orbicularis oris

Muscles of the face, including the orbicularis orisk

Muscles of the face, including the orbicularis oris.

Diagram of the orbicularis oris

Diagram of the orbicularis oris muscle.

The orbicularis oris, a facial muscle, is the sphincter muscle of the mouth. It forms the greater part of the substance of the lips, lying between the skin and the mucus membrane, and extending from the edge of each lip to its root.


It is not a simple muscle composed of bundles arranged in concentric curves, like the orbicularis oculi. Besides some intrinsic fibers of its own, it is composed of the fibers of all the other muscles that converge on the mouth. (1) The intrinsic bundles pass obliquely between the skin and the mucus membrane. (2) Incisive slips arise from the jaws opposite the roots of incisor teeth and pass laterally into the lips. (3) The fibers of the other muscles converging upon the mouth mingle and sweep in curves through the lips – some obliquely and some transversely.


Owing to this complex arrangement, the movements of the lips are very varied – closing, pressing against the teeth, pursing, protruding, and twisting.

The levator labii superioris alaeque nasi is a small muscle that lies alongside the attachment of the nose, and divides to be inserted into the ala and into the upper lip. The levator labii superioris – thin and wide – descends from the infraorbital margin into the upper lip. It is overlapped by the orbicularis oculi.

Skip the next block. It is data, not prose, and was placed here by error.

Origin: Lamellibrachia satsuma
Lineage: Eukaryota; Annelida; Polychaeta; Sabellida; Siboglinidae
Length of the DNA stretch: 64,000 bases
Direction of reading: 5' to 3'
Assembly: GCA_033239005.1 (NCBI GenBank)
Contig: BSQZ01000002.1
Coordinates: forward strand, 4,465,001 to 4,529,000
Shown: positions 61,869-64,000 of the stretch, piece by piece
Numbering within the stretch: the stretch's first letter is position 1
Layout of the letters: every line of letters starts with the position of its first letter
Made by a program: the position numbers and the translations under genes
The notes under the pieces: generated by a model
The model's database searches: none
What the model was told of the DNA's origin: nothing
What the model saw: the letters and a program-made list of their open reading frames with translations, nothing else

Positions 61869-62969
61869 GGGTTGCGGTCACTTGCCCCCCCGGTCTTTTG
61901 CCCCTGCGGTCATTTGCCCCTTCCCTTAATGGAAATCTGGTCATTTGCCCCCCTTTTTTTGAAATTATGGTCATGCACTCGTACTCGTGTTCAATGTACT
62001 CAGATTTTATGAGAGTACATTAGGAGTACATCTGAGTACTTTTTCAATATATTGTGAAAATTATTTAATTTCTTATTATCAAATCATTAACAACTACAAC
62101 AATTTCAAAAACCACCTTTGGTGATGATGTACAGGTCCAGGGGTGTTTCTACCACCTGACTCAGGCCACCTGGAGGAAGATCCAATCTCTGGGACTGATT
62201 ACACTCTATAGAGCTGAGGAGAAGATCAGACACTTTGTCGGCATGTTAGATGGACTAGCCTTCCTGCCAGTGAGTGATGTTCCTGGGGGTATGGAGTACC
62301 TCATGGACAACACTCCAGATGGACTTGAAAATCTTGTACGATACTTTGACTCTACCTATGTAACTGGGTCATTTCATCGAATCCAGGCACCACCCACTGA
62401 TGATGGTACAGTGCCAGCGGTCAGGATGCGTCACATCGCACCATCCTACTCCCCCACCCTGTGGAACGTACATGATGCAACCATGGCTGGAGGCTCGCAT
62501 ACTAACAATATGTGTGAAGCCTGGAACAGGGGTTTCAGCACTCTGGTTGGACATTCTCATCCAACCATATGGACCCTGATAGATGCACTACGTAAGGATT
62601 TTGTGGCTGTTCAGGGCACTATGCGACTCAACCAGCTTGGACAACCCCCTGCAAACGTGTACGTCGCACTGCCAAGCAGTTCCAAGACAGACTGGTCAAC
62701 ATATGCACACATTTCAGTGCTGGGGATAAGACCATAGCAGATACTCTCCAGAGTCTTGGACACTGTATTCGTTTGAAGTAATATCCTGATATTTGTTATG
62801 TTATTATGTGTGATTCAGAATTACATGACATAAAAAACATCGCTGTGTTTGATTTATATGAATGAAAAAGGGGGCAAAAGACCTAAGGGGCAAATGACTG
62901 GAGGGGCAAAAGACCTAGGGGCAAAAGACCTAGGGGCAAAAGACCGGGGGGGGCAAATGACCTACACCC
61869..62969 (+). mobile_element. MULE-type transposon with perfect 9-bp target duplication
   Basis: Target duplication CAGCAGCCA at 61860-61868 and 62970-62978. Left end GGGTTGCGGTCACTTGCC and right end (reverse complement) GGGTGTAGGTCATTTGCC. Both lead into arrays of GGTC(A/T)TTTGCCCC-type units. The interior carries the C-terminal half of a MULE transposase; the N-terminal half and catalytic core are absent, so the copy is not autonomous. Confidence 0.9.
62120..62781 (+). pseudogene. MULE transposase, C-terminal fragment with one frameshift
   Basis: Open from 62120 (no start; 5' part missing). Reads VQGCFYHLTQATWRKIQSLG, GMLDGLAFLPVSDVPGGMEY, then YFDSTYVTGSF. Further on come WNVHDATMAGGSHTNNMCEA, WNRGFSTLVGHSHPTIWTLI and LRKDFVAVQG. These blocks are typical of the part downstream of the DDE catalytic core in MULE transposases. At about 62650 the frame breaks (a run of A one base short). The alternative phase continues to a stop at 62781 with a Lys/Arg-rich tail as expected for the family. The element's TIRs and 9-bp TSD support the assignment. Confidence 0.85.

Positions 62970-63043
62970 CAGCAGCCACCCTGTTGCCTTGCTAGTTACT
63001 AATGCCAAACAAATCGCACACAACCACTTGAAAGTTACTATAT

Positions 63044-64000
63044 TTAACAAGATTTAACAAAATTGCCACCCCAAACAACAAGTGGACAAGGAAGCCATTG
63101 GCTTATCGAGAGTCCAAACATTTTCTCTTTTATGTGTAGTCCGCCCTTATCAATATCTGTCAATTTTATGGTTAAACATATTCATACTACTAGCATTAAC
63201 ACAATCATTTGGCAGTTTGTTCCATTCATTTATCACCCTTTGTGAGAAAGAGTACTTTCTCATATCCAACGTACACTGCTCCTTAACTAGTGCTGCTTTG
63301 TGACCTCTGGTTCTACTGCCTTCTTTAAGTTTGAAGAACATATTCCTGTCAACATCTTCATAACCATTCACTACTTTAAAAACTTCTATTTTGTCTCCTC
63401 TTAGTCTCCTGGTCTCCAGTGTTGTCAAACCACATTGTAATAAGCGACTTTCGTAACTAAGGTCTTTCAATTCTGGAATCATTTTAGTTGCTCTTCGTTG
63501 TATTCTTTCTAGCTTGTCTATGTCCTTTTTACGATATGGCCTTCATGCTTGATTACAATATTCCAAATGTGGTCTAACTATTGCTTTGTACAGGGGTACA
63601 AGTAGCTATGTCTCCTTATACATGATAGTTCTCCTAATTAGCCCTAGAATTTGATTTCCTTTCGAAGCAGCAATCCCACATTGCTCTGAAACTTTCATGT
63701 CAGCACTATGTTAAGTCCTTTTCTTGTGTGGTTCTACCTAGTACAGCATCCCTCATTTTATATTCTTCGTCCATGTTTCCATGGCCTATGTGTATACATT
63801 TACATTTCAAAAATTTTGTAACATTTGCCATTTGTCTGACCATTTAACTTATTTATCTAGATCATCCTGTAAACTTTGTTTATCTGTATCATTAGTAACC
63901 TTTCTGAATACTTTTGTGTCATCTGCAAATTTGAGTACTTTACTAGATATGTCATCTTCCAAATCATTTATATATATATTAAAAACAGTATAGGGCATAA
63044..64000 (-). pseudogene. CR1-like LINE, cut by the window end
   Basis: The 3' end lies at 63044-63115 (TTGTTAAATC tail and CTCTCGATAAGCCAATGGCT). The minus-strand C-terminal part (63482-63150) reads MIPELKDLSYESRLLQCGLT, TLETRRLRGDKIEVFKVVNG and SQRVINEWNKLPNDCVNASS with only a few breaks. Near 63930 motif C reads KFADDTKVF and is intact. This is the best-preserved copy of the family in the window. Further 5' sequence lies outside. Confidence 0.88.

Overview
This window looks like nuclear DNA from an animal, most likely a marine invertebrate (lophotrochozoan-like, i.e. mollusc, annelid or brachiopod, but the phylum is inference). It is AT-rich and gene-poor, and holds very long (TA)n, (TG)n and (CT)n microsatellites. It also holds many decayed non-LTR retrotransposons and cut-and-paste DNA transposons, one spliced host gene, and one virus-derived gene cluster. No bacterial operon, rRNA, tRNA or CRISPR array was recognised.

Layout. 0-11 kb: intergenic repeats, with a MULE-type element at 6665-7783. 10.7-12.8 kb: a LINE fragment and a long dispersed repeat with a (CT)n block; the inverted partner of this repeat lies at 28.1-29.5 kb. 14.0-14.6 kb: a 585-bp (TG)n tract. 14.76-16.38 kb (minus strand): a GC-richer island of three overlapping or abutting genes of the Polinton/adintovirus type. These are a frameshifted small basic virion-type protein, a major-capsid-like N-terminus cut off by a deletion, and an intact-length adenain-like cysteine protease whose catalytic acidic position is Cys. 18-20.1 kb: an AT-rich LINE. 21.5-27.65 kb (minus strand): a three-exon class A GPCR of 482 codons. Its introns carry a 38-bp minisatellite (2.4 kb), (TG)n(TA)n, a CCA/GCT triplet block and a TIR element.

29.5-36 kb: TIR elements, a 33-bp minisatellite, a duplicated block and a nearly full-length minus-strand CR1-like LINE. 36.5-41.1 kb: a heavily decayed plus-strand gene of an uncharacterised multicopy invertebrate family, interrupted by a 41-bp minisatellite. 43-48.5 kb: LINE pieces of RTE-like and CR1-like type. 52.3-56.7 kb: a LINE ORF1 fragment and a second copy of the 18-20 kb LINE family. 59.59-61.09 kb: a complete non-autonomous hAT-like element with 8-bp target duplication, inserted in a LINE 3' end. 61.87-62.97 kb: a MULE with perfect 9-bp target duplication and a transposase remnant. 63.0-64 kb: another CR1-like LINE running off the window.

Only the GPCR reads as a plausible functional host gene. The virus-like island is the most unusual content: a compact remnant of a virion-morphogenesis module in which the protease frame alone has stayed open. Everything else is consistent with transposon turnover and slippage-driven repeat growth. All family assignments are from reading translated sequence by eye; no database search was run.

The zygomaticus minor is lateral to the levator; it is a mete slip. and is often absent. The zygomaticus major is both longer and thicker; it runs obliquely from the zygomatic bone to the angle of the mouth.


The platysma is a long, thin, wide sheet of muscle. It arises from the skin and fascia below the clavicle, ascends in the superficial fascia of the neck, and enters the face. Its anterior fibers are inserted into the anterior part of the lower border of the mandible; its posterior fibers ascend over the posterior part of the border, and curve forwards into the lips. The risorius lies horizontally opposite the angle of the mouth. It consists chiefly of the uppermost (or most posterior) bundles of the platysma.


The fibers of the depressor anguli oris arise from the part of the mandible situated below the angle of the mouth, and converge upon the angle. The depressor labii inferioris, short and wide, is in front of the depressor anguli and is overlapped by it.


The buccinator and levator anguli oris belong to the deep group of muscles.